The biggest role of IT has become managing these pools of resources to make sure there is just enough over every point in time. Putting the Public Cloud portions aside for a minute, the details of which server or what switch is far less important because everything looking forward is cookie-cutter, virtualized and modular. As resources are consumed, the business planning function results in more capacity being brought online in manageable increments. An analogy would be a typical private municipal water district which is chartered to deliver water to residents, and who must negotiate long-term wholesale contracts to do so. When they contract water, they look at the statistical growth in their service areas and plan accordingly, not the specific houses that are under construction at any point in time. These contracts span 25 years or more, similar to the lifespan of a data center itself.
Door #1 or Door #2?
So what does this mean for DCIM? Remember I said there were two camps? The first camps deals with managing in-house asset life cycles. The need for individual asset management in this new macro and virtualized world is at best tactical, and in worse case irrelevant. We no longer focus too heavily on any the life cycle of single device any longer. We don’t really care about one server or one port or one Rack-Unit of space. We do need an absolute ‘as built’ model of what is in the data center, and first generation DCIM is very good at this, but the change management granularity is now at a much larger scale. (i.e. entire rooms are changed for tech refresh purposes, not individual servers). We all need to think bigger.
Gratuitous Mention of IoT?
No, not really. Data center automation is turning out to be the secret sauce. Delivering IT services cost-effectively in a virtualized (or software-defined) data center requires comprehensive instrumentation and action-oriented automation. The science behind capture instrumentation and then massaging it into policies that can be automatically executed comes from the new generation of data science practitioners. A whole new crop of people are learning how to deal with millions of data points that come in real-time, and turn them into rules and policies that can be fed into a orchestrator engine. For example, to accurately change the set point of a CRAC which services a specific pod, there may be more than 1000 data points that need to be understood. The new data scientists who practice IoT today can apply this same science to automating a data center.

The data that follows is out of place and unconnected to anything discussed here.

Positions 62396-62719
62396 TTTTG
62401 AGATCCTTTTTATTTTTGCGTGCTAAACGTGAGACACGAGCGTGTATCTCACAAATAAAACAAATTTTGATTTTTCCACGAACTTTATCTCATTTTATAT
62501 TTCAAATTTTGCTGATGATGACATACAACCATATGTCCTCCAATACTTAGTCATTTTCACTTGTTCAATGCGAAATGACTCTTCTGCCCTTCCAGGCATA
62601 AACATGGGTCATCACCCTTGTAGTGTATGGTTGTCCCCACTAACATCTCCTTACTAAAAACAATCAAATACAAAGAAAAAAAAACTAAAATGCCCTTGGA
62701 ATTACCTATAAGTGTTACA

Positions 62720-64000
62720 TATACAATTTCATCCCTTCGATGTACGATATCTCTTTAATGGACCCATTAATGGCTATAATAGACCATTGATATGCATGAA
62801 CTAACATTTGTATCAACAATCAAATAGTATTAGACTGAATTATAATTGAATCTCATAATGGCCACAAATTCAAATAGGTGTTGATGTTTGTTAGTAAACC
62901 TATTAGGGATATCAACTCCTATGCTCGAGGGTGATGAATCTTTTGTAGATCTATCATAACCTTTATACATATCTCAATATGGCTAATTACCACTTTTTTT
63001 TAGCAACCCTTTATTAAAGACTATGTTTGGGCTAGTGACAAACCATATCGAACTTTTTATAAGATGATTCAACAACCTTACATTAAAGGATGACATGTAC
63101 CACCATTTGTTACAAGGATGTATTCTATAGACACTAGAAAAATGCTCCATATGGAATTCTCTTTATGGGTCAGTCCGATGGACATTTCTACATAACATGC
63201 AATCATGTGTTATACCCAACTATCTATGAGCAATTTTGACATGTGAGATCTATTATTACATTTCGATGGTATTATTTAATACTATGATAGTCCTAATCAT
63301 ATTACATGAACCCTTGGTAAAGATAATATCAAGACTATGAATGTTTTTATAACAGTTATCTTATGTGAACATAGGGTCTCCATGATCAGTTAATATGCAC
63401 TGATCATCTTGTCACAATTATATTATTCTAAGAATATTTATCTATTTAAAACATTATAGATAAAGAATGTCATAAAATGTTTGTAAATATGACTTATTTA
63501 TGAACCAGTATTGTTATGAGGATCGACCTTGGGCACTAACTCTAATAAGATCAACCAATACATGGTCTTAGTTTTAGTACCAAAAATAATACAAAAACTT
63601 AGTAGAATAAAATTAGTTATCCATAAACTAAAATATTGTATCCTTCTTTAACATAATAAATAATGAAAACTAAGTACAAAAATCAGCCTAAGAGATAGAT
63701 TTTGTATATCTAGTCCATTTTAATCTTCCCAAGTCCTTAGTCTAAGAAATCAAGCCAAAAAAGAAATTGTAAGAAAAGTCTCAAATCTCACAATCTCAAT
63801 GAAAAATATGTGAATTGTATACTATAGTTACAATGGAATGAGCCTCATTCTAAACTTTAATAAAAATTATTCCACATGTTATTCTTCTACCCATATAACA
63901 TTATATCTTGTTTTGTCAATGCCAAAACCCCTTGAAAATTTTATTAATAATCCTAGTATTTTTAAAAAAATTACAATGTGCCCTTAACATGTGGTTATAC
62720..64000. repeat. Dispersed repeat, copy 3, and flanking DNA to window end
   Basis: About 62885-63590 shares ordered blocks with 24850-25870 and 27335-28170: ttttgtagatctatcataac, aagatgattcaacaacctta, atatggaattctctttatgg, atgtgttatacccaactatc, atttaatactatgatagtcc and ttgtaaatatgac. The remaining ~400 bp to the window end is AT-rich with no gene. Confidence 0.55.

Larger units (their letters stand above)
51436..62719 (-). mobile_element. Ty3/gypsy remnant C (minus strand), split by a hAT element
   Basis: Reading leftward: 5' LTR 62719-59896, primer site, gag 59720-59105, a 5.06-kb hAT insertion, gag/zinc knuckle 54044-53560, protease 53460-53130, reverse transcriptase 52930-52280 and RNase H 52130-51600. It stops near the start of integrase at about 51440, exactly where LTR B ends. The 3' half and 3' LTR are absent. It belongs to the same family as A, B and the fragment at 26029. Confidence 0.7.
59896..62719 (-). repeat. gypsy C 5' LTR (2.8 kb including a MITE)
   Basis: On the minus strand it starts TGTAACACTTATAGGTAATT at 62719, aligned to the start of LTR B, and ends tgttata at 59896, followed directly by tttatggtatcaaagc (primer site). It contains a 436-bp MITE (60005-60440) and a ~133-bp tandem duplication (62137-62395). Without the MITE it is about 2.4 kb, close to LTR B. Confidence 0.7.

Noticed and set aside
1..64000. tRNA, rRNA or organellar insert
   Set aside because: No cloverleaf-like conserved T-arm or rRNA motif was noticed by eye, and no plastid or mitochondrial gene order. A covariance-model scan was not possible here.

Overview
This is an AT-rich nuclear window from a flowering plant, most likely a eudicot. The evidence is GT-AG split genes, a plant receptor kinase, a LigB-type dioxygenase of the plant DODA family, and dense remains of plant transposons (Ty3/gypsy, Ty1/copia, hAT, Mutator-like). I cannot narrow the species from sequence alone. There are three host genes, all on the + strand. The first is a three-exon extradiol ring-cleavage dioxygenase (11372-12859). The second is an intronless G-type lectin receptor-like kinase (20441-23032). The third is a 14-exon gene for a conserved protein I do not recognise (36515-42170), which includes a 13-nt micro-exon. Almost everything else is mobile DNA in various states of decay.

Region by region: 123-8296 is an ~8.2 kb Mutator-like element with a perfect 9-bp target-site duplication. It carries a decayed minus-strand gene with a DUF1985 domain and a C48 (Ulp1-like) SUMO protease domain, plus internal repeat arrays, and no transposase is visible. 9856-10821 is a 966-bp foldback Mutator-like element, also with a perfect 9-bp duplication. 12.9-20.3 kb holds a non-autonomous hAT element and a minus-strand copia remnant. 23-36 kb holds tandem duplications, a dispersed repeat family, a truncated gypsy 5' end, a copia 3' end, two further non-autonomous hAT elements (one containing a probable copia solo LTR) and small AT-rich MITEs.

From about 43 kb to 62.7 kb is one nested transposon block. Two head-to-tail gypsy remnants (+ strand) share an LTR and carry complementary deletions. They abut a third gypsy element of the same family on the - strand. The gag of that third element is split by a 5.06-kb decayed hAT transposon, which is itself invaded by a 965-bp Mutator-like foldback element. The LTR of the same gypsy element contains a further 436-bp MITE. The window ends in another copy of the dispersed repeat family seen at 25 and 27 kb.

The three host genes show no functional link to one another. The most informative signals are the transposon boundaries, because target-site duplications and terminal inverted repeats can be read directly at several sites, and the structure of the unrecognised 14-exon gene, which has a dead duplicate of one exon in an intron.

Today, Gartner estimates that more than 86% of all servers are virtualized, and moving workloads around the data center is fully automated by the virtualization vendors. With all of that application movement, so goes their storage and networking. Essentially the IT function is already automated, and the work being processed above the “raised floor” is already more dynamic than you can imagine. So what about the data center facilities structure itself?
“DCIM-nextgen” is Automation
Automation is the key to everything in a modern data center, modular or otherwise. Custom automation approaches have already been used for years by the co-location providers. And now that embedded instrumentation is widely available on most IT devices today, and the science to interpret and action it exists, the most forward looking DCIM players will adapter their offerings to not only SHOW how the data center is built, but will make precise decisions about what it takes to operate that data center and automatically do it! As IT workloads increase and decrease, or as virtualization technologies move these workloads from one aisle to another, an automated data center itself will optimize power and cooling most effectively. Over time, the “IoT” style data science will make these feedback loops tighter and increasingly more efficient.
Where DCIM is Going…
That is where DCIM is going. DCIM will become the plan of record for what is on the data center floor, in-house or co-lo. And DCIM-nextgen will take a much bigger role in the coordination and application of facility resources which align with the automated movement of IT workloads in those centers. The days where actual humans will be involved in the ‘management’ of a data center are coming to a close. I look forward to the days when you can almost hear the buzzing of business when walking through a data center, and feel the varying breeze as you move from pod to pod, knowing full well that the business is optimized and running cost-effectively.